A Talk on the Wild Side.
By Margaret Everson, Principal Deputy Director of the U.S. Fish and Wildlife Service
Mid-October brings much to savor: crisp air, turning leaves and the sprouting of Halloween goblins on lawns. Here’s something else that belongs on your things-to-celebrate-this-fall list: national wildlife refuges.
This week—National Wildlife Refuge Week — is a great time to reflect on how much we all owe these wondrous lands and waters. It’s worth taking a moment to learn why these are the most important public lands you may never have heard of.
National wildlife refuges, managed by the U.S. Fish and Wildlife Service, are public lands and waters set aside to conserve wildlife. Since 1903, when President Theodore Roosevelt established the first wildlife refuge on Florida’s Pelican Island, refuges have provided vital habitat for thousands of American species — including bald eagles, bison and whooping cranes. By helping protect refuges, we are supporting America’s abundance and diversity of wildlife – biodiversity that’s vital to the nation’s economy and way of life.
National wildlife refuges also offer access to world-class outdoor recreation. Fishing, paddling, hiking, environmental education and wildlife observation are popular activities on many of the system’s 567 refuges. Hunting, carefully regulated to ensure sustainable wildlife populations, is another popular historic use. Under the leadership of President Trump and Secretary of the Interior David Bernhardt, the Department of the Interior (DOI) this year completed the single largest effort to expand fishing and hunting opportunities at refuges, totaling 1.4 million acres that are newly open or expanded for additional opportunities. Three hundred and sixteen refuges now allow fishing and 381 now allow hunting. More than 101 million Americans — 40 percent of the U.S. population age 16 and older — enjoy wildlife-related recreation, including hunting and fishing.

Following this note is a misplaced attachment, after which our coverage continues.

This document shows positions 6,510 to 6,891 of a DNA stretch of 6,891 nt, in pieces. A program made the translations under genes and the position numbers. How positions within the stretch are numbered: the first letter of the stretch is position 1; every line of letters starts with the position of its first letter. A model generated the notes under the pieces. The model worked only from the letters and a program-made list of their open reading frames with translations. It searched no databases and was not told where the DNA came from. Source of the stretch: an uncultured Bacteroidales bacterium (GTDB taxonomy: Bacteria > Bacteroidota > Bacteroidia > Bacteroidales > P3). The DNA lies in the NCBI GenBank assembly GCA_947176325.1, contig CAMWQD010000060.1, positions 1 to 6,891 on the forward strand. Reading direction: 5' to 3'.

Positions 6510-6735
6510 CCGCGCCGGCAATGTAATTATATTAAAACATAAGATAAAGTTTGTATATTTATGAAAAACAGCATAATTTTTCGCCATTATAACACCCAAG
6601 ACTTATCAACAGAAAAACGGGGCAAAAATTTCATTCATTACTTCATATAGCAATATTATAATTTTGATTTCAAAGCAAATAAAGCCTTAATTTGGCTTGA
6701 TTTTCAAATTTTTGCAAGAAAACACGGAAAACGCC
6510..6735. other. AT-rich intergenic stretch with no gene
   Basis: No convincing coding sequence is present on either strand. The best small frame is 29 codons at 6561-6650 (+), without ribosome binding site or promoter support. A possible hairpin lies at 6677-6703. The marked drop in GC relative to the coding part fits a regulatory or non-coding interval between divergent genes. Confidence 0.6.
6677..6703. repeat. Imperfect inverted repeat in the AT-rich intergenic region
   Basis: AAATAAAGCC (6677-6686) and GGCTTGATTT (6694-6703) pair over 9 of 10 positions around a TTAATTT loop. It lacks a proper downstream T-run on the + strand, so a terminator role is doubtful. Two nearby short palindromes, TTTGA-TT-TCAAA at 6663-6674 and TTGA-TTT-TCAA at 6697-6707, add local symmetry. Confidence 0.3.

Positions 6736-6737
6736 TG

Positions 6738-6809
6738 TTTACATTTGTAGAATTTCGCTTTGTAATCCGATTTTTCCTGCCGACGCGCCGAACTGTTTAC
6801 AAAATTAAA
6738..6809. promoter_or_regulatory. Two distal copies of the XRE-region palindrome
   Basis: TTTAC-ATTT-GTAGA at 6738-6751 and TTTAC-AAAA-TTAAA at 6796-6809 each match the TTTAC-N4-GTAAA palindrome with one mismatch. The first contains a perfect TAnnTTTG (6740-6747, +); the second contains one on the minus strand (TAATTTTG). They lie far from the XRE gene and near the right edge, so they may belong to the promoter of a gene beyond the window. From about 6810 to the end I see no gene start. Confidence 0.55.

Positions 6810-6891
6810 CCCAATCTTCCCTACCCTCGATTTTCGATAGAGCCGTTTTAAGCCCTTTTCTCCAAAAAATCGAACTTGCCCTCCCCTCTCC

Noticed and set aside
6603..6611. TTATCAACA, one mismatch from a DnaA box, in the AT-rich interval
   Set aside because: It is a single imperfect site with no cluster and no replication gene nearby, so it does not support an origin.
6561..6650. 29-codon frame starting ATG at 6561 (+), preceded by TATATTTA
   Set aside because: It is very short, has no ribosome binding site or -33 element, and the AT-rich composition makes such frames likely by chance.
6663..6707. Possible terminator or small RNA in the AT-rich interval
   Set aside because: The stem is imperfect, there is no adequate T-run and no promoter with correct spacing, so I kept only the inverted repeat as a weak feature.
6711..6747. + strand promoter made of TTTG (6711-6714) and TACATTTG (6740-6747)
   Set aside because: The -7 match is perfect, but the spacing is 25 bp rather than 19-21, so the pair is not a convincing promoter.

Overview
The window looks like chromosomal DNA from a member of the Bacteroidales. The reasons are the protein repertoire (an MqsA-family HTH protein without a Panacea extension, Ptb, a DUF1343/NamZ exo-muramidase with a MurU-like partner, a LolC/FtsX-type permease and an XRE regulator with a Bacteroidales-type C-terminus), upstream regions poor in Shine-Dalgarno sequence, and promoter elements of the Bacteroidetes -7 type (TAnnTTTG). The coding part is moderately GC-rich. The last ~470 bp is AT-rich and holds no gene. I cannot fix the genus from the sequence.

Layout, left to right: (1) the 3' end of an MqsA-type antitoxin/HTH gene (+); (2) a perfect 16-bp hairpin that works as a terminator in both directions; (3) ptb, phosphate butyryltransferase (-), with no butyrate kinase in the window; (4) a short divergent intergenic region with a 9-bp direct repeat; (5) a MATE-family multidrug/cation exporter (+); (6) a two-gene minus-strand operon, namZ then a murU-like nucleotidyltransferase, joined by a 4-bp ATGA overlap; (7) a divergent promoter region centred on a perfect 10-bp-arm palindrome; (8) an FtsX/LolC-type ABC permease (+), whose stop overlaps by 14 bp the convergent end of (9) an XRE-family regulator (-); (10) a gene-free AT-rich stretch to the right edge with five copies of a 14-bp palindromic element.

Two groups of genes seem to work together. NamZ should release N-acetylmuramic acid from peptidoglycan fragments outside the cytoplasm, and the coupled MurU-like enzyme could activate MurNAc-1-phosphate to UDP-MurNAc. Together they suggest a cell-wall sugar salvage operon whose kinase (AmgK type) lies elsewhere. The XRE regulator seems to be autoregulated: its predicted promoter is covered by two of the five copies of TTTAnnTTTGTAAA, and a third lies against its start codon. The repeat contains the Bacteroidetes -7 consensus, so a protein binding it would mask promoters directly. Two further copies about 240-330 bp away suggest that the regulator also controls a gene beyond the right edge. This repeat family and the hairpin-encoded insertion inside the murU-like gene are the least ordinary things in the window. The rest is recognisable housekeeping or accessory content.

Snow geese, Bosque del Apache National Wildlife Refuge, New Mexico Photo by Diana Robinson
These recreational activities generate tremendous value in our economy, benefiting local communities. National wildlife refuges provide over $7 billion per year in economic output for local economies and support more than 48,000 jobs, according to a recent DOI report.
President Trump understands the significant value that national wildlife refuges provide to local communities and the vital role of these places to protect and conserve wildlife and wildlife habitats. Refuges situated along vulnerable coastlines and rivers help buffer neighboring cities and towns against flooding. During the three days following Hurricane Florence in 2018, Waccamaw National Wildlife Refuge in South Carolina took on almost 100 billion gallons of water from the Pee Dee River, sparing some communities from intense flooding. Refuges also help purify our air and water and reduce erosion and risk of wildfire. To support win-win outcomes, refuge staff work with private landowners — 48,000 of them in 2018 — to encourage conservation on neighboring lands.
Finally, refuges boost people’s physical and mental health. How? By hosting family walks, teaching kids to fish and holding birding lessons and other events to get people moving outdoors. They also build bridges and trails to connect nearby communities with green space.
As the country grows increasingly urbanized, the national wildlife refuge system’s 101 urban refuges are partnering with community groups and schools in San Diego, Albuquerque, Houston and many other cities to connect people with nature and increase their access to green space. John Heinz National Wildlife Refuge at Tinicum in Philadelphia helps residents convert empty lots to pollinator gardens. Many refuges, including Arthur R. Marshall Loxahatchee National Wildlife Refuge in Florida and Desert National Wildlife Refuge in Nevada, help schools create wildlife-friendly gardens.
National wildlife refuges aren’t hard to find. There’s at least one refuge in every state and every U.S. territory and within an hour’s drive of most major cities. Maybe it’s time you visited one this fall as you give thanks for national wildlife refuges and celebrate National Wildlife Refuge Week.